The Strong Heart Study: adding biological plausibility to the red meat–cardiovascular disease association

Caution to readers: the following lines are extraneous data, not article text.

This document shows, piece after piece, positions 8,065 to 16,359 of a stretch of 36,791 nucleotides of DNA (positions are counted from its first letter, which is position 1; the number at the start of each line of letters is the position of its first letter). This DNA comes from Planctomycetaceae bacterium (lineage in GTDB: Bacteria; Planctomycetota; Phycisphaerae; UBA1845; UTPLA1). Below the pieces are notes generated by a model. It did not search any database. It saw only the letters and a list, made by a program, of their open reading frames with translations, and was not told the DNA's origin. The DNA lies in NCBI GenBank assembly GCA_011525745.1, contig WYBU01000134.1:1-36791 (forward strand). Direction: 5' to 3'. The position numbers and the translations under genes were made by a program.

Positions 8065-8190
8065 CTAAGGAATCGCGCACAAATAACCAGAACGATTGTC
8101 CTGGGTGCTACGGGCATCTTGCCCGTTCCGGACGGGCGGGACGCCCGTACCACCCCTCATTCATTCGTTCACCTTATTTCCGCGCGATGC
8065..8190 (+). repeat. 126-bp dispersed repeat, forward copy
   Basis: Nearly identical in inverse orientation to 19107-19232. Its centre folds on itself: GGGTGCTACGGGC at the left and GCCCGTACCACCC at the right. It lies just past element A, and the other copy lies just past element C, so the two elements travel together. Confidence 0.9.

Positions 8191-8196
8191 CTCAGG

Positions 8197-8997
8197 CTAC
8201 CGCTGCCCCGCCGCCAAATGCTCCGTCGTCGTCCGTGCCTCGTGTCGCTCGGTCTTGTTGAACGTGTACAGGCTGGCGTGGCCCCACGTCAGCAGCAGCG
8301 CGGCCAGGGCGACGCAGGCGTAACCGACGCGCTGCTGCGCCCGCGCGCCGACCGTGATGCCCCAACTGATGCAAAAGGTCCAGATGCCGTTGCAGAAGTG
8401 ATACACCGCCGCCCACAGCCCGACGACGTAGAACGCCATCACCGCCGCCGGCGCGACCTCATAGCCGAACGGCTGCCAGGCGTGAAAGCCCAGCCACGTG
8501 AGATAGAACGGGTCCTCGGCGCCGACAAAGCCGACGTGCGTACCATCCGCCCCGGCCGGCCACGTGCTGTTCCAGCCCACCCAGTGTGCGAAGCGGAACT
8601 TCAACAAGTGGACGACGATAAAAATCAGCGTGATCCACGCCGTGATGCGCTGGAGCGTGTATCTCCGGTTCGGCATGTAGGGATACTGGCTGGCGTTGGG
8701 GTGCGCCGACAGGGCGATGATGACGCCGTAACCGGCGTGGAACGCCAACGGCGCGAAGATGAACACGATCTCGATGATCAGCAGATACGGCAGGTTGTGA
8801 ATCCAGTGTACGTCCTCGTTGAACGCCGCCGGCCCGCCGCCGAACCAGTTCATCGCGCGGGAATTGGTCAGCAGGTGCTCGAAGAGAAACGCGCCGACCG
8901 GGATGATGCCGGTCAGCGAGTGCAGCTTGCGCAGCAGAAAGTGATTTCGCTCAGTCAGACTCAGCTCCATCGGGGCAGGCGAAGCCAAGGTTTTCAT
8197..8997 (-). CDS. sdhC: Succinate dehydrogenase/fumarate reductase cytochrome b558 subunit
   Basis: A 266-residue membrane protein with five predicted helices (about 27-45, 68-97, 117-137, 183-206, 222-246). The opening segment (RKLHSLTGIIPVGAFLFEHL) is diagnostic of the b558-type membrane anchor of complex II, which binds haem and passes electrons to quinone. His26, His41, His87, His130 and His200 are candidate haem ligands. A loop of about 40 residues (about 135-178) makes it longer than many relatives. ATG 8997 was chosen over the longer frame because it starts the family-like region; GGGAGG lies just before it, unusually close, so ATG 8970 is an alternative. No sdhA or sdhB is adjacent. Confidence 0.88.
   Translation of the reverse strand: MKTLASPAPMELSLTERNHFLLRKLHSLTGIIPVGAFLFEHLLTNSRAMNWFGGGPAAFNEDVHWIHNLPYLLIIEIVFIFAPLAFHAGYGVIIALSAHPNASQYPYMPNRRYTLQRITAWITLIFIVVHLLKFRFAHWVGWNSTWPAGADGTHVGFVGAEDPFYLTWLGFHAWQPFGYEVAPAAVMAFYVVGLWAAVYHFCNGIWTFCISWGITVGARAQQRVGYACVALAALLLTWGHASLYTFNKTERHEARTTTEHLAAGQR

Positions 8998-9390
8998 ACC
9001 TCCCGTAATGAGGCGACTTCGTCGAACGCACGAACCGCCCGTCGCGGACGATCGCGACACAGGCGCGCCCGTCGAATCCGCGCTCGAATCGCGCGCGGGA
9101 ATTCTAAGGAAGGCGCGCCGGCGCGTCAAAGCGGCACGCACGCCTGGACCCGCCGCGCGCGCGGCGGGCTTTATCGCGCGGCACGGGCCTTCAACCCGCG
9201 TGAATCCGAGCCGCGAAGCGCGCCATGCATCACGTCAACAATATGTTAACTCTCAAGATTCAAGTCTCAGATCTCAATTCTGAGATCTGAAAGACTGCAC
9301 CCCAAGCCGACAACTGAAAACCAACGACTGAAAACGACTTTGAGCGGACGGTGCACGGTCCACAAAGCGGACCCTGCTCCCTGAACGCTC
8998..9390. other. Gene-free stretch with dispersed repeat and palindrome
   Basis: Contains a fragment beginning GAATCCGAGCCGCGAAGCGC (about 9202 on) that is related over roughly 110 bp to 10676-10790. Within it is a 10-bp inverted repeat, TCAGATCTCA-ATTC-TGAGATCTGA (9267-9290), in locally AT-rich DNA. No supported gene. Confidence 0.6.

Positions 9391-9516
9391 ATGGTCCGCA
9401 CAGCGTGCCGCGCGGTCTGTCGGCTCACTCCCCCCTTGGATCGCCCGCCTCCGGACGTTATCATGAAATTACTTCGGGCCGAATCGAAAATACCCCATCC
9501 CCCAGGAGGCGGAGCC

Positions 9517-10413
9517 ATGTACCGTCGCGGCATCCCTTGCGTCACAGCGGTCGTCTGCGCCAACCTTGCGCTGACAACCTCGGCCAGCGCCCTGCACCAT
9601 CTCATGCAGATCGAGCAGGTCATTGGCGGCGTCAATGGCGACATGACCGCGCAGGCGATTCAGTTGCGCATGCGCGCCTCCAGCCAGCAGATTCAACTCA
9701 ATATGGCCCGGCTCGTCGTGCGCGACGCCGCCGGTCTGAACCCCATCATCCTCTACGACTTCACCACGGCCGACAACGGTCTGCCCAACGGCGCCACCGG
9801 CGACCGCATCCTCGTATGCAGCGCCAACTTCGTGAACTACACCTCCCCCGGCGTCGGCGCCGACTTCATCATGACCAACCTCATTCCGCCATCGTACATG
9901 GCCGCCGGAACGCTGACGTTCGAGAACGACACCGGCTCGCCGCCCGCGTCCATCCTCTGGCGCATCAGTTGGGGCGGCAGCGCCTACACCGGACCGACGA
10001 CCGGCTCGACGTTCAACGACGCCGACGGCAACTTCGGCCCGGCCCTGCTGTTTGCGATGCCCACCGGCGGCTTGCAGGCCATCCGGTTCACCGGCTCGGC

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Meat is not an indispensable food to man, but because it is nutritious and flavorful, it is an important dietary component in developed countries. Meats, whether red (e.g. beef, veal, pork, and lamb) or white (poultry) can be unprocessed (e.g. fresh or frozen) or processed and preserved for long-term storage, for example, by adding salt or other preservatives or additives [1–4]. Meat contains proteins of high biological value, fats, vitamin B, and minerals such as iron and zinc [1–3]. However, the consumption of processed meat (e.g. bacon, hot dogs, sausages, salami, and processed deli or luncheon meats) has been associated with the global pandemics of chronic diseases. In fact, consumption of red meat has increased worldwide in recent decades. An analysis of the Global Burden of Diseases study showed that the aggregation of the main specific components of diet (including red meat) accounted for nearly one-tenth of disability-adjusted life-years in 2013 [5].

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